In a short time on the women’s circuit, she has won an extraordinary 41 tournaments in singles and 20 more in doubles – as close to perfection as any record in the long history of lawn tennis.

But in 1893, she made a most unexpected decision.

At just 21 and despite winning her fifth Wimbledon title that year, Lottie left competitive tennis, moving away from the sporting world she had dominated.

Even if you wouldn’t have guessed it, she was increasingly hampered by sciatica that sometimes put her off for months.

But, fixing his eyes on larger targets, his absence from the public eye did not last long.

And, sure, Lottie was tailor-made for stardom.

She had learned to play tennis on courts built by her parents, Margaret and Joseph (who had made their fortunes in the cotton trade), on their sprawling country estate in Bebington on the Wirral Peninsula in Cheshire.

The youngest of four remarkably accomplished children, one of whom won Olympic gold in archery and another who loved to play blindfolded chess, she was only 11 when she won her first prize in doubles with her third sister, Ann.

So, aged 21 and having exhausted the tennis world, she continued to perform internationally in a dizzying array of other disciplines, baffling critics of women’s sport and her fans.

A virulent opponent of women in sport was President of the International Olympic Committee Pierre de Coubertin, who believed that women could never serve as a source of arousal, while medical experts at the time argued that too much strenuous exercise could “turn” women into lesbians or damage their uteri, leaving them unable to bear children.

But Lottie felt that there was no greater bastion of prejudice than the St Moritz Tobogganing Club of Switzerland, which frowned upon women running the incredibly dangerous Cresta Run due to ridiculous fears that their petticoats would fail. tangled in the equipment.

So, hell with petticoats, Lottie decided, and in the winter of 1896 she was the first woman to finish the race, hurtling down the descent at a speed of 70 mph – at a time when trains were only reaching 60 mph – to become the fastest woman in the world.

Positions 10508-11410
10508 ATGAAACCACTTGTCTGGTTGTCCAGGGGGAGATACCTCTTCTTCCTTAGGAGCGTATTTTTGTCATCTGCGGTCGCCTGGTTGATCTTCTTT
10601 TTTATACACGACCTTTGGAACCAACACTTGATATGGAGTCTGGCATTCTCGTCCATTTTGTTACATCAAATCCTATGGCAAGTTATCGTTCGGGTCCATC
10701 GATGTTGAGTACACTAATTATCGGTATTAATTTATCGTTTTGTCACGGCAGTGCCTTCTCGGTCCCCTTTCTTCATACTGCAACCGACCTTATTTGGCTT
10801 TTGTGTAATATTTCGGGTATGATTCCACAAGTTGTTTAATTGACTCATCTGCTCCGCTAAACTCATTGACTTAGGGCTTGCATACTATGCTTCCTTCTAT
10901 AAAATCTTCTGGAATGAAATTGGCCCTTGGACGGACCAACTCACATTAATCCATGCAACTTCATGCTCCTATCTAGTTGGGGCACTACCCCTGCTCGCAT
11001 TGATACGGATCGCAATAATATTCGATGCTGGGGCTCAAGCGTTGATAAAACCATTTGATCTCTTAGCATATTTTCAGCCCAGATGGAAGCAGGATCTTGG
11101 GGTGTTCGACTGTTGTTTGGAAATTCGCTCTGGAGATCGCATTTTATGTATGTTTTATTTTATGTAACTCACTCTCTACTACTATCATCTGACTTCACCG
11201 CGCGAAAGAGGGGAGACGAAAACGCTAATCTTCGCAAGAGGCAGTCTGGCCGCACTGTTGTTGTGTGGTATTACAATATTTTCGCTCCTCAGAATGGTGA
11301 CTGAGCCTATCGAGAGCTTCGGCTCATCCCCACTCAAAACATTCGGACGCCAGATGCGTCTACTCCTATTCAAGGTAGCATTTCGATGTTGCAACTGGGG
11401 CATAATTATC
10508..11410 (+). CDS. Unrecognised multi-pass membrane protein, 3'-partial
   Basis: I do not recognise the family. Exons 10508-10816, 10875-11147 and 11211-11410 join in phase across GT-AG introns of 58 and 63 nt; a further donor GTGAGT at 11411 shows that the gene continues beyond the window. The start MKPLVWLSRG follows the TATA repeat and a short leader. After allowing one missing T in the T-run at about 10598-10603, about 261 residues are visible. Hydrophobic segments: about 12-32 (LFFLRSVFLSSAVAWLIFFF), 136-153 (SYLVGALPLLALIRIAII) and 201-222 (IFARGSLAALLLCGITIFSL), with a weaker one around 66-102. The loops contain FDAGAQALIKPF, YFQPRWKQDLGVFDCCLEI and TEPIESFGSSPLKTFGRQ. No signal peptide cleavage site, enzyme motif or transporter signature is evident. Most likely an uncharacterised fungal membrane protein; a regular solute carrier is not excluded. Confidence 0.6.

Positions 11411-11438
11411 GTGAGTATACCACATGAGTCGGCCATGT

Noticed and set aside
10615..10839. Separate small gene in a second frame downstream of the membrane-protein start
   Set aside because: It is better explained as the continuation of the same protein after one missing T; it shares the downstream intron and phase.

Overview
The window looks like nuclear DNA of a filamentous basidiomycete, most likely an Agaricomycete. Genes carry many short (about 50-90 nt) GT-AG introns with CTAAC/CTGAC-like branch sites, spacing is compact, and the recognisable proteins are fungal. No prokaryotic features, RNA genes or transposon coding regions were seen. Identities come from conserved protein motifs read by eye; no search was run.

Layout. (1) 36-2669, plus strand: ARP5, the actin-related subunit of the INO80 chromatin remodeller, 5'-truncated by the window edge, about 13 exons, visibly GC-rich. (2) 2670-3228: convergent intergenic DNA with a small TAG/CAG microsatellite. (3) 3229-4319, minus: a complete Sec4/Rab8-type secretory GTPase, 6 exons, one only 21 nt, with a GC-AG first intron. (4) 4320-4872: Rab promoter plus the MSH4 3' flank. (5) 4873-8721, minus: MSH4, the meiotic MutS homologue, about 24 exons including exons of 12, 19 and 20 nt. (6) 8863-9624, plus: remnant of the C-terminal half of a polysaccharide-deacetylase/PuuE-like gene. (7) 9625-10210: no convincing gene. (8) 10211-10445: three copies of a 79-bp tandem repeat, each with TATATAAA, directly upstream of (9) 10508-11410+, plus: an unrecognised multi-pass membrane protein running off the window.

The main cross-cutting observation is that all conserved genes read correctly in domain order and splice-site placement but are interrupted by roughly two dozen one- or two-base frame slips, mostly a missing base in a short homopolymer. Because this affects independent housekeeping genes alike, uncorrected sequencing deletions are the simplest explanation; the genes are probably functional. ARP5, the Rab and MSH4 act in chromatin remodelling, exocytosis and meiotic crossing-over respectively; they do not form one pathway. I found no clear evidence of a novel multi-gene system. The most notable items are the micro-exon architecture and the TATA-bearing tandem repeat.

Never satisfied that same winter, Lottie also trained to be a figure skater, standing up to the best men of the time, before embarking on mountaineering the following year.

Then she turned to hockey. And after playing forward for England in 1899, she became an expert rider and rower, and then – if that wasn’t enough – in 1904 she even triumphed as the British National Women’s Golf Champion.

Her last athletic hurray was winning silver in women’s archer at the 1908 Olympics in London, one of only 44 women competing alongside some 2,000 men – and the same Games her brother William won. his gold in the men’s archery event.

Nor ever married, their obsession with sports leaving little time for relationships, even though Lottie’s sciatica meant that as she approached her forties she was more and more a spectator rather than a participant.

Beyond sport, her vigor for new challenges never ceased and after volunteering as a nurse during World War I, she taught music and singing to poor children in the East End of London – two skills she had also found the time to learn.

And in 1927, as a member of a renowned choir, she sang the King George V and Queen Mary serenade in a private chapel in Buckingham Palace.

In between all this, she continued her annual visits to Wimbledon – during which she made scathing critiques of the new generation of tennis stars. In the late 1920s, she wrote to the editor of The Times to bemoan the modern “ill-behaved” players who had the temerity to try to “take the referee in hand.”

There the trends were more welcome, however. In her heyday, she wondered how female gamers “can hope to play a sound game when their dresses hinder the free movement of each limb.”

In the 1950s hemming was increasing, but those changes came too late for Lottie – then an old lady and, after William’s death in 1954, living alone in the apartment they had shared at Earl’s Court, in the West London.

When she couldn’t make it to Wimbledon every June, she sat alone in her apartment, religiously following the action on the radio.

It was a ritual that continued even after she moved to a Hampshire nursing home, where she died at the age of 88 on June 27, 1960, listening to commentary from that year’s Wimbledon fortnight -the.

Adapted from Little Wonder: The Extraordinary Story Of Lottie Dod, The World’s First Female Sports Superstar by Sasha Abramsky, published by Birlinn at £ 14.99. © Sasha Abramsky 2021. To order a copy for £ 12.74 (offer valid until 4/7/21; UK P&P for orders over £ 20), visit www.mailshop.co.uk/books or call 020 3308 9193.